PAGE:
This book pushes the frontiers of women and gender studies by meshing Freud’s symbolic and physical focus on the body with Lorde’s demand for community change, all while avoiding Kristeva’s penchant for inaccessible jargon. Nonetheless, O’Callaghan also “queers” or shifts academic norms in writing. Chapters one through three convey a response to Victorian ideals of domesticity and sexual purity. In these early essays, O’Callaghan focuses more closely on the characters themselves and how these women respond to the male-dominated society around them. O’Callaghan’s tone shifts with chapter four. The next chapters portray 1900s male and female characters of all sexualities. While she still focuses on elements of plot and characterization in chapters four through six, O’Callaghan now maneuvers the reader to recognize how a male-dominated society responds to these nonconforming characters. Readers may not immediately recognize the reasoning behind this change in perspective as O’Callaghan seems to suddenly alter her prioritization of the text versus social context; nonetheless, this narrative choice intentionally builds her conclusion that modern feminists and LGBTQ+ people can only combat persistent patriarchy by working together. Therefore, O’Callaghan’s chapter organization reveals her larger effort in this text: to reach an academic audience and convince these readers, through textual analysis that increasingly morphs into social critique, to reframe their own stance in the feminist vs. queer studies feud. Much like in Audre Lorde’s keynote speech “The Uses of Anger: Women Responding to Racism,” O’Callaghan speaks directly to an audience of engaged women and queer people, but she is not as bold or direct as Lorde’s approach. Claire intentionally warms the waters of this dialogue by steadily introducing more references to modernity until she breaks the fourth wall completely, addressing contemporary issues and our failure to reunite to solve these issues that persist in even liberal-oriented spaces, like the theater.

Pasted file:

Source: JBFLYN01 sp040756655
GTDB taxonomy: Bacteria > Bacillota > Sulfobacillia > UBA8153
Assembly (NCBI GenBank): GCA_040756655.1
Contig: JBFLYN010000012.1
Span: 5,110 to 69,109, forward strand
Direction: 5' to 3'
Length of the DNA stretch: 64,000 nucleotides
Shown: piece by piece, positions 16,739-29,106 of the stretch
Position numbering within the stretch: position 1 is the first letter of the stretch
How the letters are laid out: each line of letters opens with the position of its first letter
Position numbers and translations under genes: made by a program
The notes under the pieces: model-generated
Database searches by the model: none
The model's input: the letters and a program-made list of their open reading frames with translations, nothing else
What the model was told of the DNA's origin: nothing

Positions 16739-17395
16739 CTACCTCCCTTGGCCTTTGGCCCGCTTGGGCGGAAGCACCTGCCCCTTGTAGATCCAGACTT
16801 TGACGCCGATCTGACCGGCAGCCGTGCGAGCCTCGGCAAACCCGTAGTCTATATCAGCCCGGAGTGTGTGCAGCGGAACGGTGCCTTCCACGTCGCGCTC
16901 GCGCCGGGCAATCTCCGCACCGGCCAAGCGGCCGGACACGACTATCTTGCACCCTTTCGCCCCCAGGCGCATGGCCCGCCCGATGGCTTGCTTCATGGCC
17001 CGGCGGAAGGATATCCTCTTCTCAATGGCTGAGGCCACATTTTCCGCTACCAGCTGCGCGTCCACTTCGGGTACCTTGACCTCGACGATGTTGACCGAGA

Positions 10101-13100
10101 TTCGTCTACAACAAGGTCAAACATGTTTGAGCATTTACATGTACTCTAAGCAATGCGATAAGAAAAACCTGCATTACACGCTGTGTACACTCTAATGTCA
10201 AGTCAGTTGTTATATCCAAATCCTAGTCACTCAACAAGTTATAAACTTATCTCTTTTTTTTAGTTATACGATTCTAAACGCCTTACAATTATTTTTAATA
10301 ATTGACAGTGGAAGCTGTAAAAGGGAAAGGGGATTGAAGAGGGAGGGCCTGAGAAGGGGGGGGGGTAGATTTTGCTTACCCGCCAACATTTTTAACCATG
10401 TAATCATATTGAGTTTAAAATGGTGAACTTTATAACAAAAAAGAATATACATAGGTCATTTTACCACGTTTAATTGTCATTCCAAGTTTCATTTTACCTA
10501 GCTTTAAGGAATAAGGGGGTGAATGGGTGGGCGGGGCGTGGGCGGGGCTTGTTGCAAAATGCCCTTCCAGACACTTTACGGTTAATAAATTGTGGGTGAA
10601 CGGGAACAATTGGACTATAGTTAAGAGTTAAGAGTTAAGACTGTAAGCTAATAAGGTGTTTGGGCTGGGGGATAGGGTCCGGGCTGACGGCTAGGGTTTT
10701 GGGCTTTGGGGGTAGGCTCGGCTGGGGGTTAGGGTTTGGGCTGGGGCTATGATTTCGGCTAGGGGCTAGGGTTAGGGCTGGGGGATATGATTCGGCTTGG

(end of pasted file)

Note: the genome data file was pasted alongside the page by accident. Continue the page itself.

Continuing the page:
O’Callaghan’s book is well-researched and includes well over three hundred sources, but she does miss some citations that could take the place of some of her more obscure or tentative references. For example, O’Callaghan cites two of Virginia Woolf’s texts, but she fails to include “Thoughts on Peace in an Air Raid” in her discussion of male violence, entitlement, and war. Furthermore, while she depends on historical and social contexts to untangle the hegemonies of Waters’s novels, O’Callaghan does not chart Waters’s own changing voice and style from the Victorian to war year settings, nor does she overtly mention Waters’s personal evolution to a more realistic, if not grim, portrayal of contemporary queer characters. One may argue that O’Callaghan chose to focus primarily on the characters and the heteropatriarchy that surrounds and informs them rather than on Waters herself; however, O’Callaghan quotes Waters’s thoughts about her own books, society, and identity throughout the chapters. Because the book does include this personal narrative about Waters’s social and artistic insights to explain the connections between misogyny and homophobia, the text would be strengthened with additional information about Waters’s own specific choices and development in her writing.
At the end of the book, we are left with a two-part question: who shapes and describes the history of a society, and how do these people in power set this narrative against women and queer people? Waters intervenes here to reclaim some power by writing nonconforming characters in historical settings. O’Callaghan successfully puts this intervention into its own perspective. She uses textual analysis from Waters’s books in each chapter to defend her initial stance that patriarchy manifests itself in numerous ways that are anti-woman and anti-gay. By the end of the book, O’Callaghan urges us to recognize that the same bigotry of the Victorian era exists in the 21st century. After this realization, the book echoes its final implication; that our only option is to put aside our differences within the academic feminist and queer communities to confront the issues that are mutually detrimental.
Laken Brooks is an English graduate candidate at the University of Florida. Currently, she studies book history/publishing, gender studies, and disability. Follow Laken Brooks on Twitter @lakenbrooks222